‘What is your current salary?’ A common question asked by prospective employers here, but an illegal question in a growing number of US states and counties across the pond.
We know the gender pay gap is bad for the sector, and society, because many women are working below their skill level.
Councils that treat staff fairly enjoy a happier workforce, greater productivity, more innovation, higher retention, and a positive image. Avoiding enquiring about someone’s current salary leads to a fairer offer, reduces discrimination and tackles the gender pay gap head-on.
There is currently no legislation in the UK preventing employers asking about current earnings, but councils could get ahead of the curve and help break the cycle of gender pay inequality. It goes beyond gender, of course, and pay inequality can be found in ethnicity, class, disability and further still.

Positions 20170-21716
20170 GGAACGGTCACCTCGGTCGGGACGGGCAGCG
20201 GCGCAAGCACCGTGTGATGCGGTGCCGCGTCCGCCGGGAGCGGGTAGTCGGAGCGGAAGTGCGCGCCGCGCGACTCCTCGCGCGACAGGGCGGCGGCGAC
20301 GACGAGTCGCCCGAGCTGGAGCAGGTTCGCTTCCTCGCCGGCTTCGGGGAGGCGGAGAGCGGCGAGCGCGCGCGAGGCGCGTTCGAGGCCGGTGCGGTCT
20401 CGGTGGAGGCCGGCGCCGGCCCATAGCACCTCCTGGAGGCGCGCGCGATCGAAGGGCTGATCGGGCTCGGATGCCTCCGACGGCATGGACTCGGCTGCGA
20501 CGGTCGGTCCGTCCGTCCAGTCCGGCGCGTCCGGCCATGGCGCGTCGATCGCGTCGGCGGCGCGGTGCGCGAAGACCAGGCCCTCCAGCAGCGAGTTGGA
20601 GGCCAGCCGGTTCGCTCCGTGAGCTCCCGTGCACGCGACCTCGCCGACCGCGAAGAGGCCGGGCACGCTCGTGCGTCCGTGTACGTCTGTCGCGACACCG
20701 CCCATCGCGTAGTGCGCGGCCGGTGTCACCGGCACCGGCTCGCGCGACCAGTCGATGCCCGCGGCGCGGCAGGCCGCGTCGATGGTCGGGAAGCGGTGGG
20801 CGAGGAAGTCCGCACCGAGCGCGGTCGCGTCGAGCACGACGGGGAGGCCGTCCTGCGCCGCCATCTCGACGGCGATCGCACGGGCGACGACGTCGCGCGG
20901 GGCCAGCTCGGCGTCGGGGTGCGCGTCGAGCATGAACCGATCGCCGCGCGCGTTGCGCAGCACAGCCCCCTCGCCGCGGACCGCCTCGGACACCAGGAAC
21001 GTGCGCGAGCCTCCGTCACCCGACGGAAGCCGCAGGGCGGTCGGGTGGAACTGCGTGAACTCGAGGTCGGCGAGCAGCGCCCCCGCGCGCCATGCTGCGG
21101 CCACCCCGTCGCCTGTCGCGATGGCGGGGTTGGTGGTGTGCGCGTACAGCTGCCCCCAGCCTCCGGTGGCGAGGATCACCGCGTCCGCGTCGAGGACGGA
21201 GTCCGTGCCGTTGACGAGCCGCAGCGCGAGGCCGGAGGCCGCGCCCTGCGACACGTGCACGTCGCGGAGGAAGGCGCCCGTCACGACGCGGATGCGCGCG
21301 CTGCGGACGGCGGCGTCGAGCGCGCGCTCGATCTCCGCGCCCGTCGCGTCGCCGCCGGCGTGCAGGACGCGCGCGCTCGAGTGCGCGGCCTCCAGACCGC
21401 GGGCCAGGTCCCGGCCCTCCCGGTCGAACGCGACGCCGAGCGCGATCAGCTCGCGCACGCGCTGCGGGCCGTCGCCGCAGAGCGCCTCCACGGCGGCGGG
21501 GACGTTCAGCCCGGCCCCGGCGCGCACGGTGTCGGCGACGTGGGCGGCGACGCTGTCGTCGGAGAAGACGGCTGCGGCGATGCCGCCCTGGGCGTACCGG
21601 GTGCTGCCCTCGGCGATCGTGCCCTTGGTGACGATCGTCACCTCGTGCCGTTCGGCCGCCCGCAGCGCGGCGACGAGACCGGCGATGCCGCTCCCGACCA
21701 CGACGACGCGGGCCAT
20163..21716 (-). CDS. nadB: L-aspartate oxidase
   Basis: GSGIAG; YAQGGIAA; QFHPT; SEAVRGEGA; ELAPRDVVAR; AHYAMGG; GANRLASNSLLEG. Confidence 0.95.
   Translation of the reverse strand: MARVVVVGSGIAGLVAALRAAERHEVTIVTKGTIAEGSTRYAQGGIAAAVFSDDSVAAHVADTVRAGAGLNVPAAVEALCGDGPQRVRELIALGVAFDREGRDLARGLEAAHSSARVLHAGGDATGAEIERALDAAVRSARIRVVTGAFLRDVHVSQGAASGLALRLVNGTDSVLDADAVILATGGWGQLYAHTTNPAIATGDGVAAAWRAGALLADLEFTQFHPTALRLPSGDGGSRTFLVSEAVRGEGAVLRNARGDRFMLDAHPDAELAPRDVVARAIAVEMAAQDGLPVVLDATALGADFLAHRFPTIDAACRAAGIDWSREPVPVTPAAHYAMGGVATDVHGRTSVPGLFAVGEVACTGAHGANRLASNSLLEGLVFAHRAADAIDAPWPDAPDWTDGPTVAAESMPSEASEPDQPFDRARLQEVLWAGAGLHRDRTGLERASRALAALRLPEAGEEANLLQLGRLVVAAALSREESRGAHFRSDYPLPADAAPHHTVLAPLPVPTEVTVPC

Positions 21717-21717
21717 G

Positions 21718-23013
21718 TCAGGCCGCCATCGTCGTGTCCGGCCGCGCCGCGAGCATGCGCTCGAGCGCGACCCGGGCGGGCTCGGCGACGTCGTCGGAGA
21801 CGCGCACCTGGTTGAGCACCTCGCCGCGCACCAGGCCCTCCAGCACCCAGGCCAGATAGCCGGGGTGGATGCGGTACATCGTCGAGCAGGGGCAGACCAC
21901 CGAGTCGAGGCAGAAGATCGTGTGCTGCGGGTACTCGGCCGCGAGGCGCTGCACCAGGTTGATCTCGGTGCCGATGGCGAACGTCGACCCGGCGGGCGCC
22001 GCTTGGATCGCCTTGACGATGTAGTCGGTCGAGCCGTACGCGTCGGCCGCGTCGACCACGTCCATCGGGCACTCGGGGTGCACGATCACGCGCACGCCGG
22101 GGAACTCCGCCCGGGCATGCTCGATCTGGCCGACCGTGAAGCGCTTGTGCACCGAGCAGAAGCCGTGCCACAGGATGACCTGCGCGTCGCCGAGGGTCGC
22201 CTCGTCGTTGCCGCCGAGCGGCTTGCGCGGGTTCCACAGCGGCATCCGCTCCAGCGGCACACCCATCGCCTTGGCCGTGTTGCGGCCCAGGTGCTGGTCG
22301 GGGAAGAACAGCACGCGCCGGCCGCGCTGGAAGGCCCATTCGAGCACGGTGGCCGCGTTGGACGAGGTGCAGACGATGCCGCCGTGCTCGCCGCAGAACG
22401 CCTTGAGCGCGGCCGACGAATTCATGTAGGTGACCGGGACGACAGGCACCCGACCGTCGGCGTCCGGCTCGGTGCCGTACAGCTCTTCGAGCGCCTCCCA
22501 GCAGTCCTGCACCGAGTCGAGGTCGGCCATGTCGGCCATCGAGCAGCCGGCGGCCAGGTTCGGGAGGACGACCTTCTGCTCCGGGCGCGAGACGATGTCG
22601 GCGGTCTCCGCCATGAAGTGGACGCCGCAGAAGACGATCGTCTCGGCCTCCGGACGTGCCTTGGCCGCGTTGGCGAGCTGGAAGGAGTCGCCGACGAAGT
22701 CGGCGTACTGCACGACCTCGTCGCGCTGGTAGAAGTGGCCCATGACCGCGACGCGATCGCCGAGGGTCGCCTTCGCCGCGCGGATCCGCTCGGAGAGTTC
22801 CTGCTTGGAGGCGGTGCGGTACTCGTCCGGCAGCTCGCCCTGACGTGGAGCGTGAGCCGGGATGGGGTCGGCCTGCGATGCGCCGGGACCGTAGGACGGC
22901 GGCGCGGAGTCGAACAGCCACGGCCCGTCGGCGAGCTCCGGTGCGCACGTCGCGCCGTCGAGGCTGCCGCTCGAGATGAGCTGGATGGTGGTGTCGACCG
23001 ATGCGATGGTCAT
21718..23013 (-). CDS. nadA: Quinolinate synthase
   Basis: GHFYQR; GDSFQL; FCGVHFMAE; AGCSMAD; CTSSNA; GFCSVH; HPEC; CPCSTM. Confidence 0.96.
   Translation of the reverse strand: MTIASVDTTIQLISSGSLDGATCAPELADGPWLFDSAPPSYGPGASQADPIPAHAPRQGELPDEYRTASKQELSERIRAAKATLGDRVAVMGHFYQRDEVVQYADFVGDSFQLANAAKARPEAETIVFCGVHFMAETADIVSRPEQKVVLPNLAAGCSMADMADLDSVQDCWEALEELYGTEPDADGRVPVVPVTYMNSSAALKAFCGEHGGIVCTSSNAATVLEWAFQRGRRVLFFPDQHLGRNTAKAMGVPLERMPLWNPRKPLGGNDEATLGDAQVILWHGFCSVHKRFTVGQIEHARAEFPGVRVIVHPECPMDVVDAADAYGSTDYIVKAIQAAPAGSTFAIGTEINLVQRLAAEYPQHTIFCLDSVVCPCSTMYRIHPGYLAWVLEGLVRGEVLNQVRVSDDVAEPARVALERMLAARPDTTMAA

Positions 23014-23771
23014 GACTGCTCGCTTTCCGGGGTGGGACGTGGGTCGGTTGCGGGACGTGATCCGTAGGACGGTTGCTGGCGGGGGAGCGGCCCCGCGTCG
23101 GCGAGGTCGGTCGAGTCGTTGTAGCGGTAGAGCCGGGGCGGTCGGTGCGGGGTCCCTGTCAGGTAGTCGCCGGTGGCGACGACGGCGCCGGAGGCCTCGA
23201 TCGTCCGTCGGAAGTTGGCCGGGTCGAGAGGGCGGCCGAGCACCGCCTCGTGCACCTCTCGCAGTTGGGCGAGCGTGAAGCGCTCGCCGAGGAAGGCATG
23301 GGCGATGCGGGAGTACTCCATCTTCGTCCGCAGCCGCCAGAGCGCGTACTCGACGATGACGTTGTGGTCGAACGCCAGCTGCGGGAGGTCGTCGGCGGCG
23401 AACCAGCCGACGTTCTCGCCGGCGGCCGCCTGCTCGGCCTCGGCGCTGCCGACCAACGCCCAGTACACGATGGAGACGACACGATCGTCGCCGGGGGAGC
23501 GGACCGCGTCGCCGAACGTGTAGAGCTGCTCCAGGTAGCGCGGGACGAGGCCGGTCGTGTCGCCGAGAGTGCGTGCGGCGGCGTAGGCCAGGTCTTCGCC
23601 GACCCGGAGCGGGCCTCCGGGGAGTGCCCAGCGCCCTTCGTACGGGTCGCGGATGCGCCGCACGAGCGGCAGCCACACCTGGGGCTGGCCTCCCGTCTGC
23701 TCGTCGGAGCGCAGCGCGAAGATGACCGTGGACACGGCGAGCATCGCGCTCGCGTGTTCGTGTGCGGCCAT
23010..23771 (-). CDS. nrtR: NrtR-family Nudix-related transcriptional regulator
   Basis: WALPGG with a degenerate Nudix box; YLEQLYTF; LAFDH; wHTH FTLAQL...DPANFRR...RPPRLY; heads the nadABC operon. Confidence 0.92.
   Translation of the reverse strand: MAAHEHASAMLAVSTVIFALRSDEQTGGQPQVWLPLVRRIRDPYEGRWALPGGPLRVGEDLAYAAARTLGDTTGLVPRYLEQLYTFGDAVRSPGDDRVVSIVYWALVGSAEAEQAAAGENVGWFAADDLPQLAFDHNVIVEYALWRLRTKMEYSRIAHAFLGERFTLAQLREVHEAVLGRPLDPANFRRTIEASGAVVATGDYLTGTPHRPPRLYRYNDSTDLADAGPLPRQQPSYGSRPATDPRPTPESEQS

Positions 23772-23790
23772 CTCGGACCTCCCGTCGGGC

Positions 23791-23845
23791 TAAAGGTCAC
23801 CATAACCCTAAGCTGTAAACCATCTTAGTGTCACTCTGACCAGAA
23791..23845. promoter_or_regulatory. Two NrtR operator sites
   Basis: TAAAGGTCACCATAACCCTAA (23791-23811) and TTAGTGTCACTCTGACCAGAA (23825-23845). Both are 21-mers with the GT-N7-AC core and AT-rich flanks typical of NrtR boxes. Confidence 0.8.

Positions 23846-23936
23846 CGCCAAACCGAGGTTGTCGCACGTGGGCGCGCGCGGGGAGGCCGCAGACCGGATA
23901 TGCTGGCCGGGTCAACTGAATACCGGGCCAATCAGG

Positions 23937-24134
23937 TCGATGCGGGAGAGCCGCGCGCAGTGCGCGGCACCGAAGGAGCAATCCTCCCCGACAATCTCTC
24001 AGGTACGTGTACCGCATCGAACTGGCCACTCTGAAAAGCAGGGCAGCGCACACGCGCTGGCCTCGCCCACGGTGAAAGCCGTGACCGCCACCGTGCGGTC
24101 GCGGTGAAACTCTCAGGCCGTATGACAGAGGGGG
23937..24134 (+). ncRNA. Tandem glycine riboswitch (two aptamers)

Those relocating from a less expensive area to somewhere where the cost of living is higher, a particularly interesting dynamic in the current climate, can also be disadvantaged by the practice of basing a salary offer upon someone’s previous earnings.
There is so much good work being done on equality, diversity and inclusion as councils strive for ever more inclusive practices, but biases and inequalities can be inherited from other employers and the whole thing perpetuates itself.
Focusing on salary expectations rather than salary history is less than optimal. Historically underpaid people may undervalue themselves and gender differences can exist in assertive negotiation too. But it is surely a better approach.
Greg Hayes is a director at Tile Hill Executive Recruitment